Women, Risk, and Finance
Courtney Martin at Feministing writes about research indicating that women are better investors than men:
A 2005 study from the Center for Financial Research at the University of Cologne documented differences between male and female fund managers: Women managers tended to take less extreme risk and to adopt more measured investment styles (which perform well over time). And according to research published in 2002 in the International Journal of Bank Marketing, women tend to make investment-related decisions with a detailed, comprehensive approach, while men are more likely to simplify data and make decisions based on an overall schema.
I always get nervous when scientists or sociologists start making wide-sweeping gender claims, but I’m also not scientifically sophisticated enough to evaluate whether these studies are valid.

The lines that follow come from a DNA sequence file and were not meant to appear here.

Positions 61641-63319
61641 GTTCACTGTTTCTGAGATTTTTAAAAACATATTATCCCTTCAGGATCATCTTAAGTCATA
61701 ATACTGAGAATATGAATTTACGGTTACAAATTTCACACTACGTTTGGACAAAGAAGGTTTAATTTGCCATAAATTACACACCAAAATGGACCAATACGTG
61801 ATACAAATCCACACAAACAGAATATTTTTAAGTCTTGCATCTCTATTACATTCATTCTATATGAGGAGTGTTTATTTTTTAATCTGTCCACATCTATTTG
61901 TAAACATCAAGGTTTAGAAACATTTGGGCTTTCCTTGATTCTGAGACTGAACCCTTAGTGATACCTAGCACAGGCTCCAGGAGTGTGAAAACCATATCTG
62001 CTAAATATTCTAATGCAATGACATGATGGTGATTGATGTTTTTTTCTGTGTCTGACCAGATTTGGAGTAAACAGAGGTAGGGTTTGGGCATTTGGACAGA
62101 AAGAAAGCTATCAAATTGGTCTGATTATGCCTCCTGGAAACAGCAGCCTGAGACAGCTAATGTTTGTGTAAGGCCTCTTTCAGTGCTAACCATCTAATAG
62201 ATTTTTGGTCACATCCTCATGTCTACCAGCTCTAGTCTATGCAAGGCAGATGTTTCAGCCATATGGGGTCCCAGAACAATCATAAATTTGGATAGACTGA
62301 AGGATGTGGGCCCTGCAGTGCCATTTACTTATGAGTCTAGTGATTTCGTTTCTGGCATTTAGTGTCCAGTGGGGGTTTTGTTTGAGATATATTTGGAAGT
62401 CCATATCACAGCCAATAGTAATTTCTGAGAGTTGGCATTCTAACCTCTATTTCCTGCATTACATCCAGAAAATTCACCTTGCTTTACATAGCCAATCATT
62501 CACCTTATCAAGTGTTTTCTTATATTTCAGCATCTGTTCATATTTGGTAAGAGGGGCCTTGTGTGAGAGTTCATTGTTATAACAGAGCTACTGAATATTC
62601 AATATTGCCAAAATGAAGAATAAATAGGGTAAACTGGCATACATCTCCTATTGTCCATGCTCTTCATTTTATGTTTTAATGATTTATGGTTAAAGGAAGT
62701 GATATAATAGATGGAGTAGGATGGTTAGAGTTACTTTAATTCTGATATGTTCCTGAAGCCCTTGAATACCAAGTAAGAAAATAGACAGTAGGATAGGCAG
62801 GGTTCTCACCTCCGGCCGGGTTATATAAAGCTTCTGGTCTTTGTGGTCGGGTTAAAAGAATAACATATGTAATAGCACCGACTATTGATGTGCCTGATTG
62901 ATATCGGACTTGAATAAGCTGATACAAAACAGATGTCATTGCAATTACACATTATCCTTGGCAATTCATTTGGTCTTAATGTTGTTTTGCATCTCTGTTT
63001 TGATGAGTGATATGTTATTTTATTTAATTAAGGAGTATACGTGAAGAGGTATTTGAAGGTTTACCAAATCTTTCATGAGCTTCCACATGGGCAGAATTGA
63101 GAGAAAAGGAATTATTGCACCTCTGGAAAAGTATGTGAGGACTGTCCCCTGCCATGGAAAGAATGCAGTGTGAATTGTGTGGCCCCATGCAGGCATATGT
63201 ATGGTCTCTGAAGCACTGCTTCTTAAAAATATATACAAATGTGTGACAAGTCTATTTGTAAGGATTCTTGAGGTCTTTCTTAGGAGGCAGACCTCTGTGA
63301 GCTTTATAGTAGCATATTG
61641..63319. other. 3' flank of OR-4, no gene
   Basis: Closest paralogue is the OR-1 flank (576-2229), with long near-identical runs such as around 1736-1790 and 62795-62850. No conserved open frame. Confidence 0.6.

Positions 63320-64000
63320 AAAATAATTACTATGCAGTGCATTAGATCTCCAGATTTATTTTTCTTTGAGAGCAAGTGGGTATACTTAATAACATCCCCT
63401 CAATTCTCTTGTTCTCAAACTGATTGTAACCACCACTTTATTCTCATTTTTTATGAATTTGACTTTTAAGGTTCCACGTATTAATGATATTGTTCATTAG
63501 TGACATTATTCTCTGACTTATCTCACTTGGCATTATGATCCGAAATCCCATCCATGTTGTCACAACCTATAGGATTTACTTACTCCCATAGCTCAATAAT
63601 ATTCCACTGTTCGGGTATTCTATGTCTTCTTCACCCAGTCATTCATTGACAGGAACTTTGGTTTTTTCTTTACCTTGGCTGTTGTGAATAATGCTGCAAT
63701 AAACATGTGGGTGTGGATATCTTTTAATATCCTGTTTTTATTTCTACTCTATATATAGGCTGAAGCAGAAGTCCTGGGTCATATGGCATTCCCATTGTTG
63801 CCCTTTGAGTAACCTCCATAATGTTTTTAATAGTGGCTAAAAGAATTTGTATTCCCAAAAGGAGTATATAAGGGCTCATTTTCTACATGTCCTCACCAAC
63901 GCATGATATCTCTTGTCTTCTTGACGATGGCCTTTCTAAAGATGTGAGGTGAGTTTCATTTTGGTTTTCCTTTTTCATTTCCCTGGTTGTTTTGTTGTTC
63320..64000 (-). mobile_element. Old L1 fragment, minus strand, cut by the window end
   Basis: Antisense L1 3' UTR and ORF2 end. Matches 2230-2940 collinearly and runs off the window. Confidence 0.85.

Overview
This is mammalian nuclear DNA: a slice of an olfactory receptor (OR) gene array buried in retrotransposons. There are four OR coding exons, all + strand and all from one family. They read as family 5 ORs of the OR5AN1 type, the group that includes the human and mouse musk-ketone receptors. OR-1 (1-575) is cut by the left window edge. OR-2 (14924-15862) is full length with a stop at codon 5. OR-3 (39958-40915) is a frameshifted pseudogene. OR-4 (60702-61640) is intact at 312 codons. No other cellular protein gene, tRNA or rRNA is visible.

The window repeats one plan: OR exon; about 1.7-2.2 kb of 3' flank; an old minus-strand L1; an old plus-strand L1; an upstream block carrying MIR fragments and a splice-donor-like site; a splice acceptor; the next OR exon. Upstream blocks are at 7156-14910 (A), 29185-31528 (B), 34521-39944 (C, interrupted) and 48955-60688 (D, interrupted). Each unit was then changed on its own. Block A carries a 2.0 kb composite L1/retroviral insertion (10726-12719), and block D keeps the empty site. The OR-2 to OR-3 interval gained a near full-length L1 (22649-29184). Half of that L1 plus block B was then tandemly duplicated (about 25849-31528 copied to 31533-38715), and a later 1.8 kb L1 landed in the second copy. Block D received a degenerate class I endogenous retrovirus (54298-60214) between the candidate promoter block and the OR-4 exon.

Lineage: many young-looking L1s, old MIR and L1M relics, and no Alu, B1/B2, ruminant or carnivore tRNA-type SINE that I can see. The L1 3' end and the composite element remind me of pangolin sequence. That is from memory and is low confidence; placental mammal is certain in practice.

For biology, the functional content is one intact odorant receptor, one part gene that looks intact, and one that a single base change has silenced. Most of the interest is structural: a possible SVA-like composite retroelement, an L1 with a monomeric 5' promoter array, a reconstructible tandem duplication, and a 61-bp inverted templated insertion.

I’ve been thinking about this a lot for months, and I don’t really think there’s any reason for feminists to be bashful about this line of research. It’s pretty well-established across a variety of domains that women are better assessors of risk than men. Men are more likely to be involved in car accidents, men are more likely to be involved in crime, etc. I believe there is a line of research that attributes these different behaviors to inherent biological differences, but whether or not one wants to believe that (I think it’s pretty easy to imagine an alternate story about socialization into macho cultural norms) the pattern itself is pretty clear, and it appears to extend into the realms of finance and investing. The fact that finance is so male-dominated despite indications that men are, on average, going to be worse at it is pretty intriguing prima facie evidence of discriminatory environment that’s contributed to very serious global economic problems.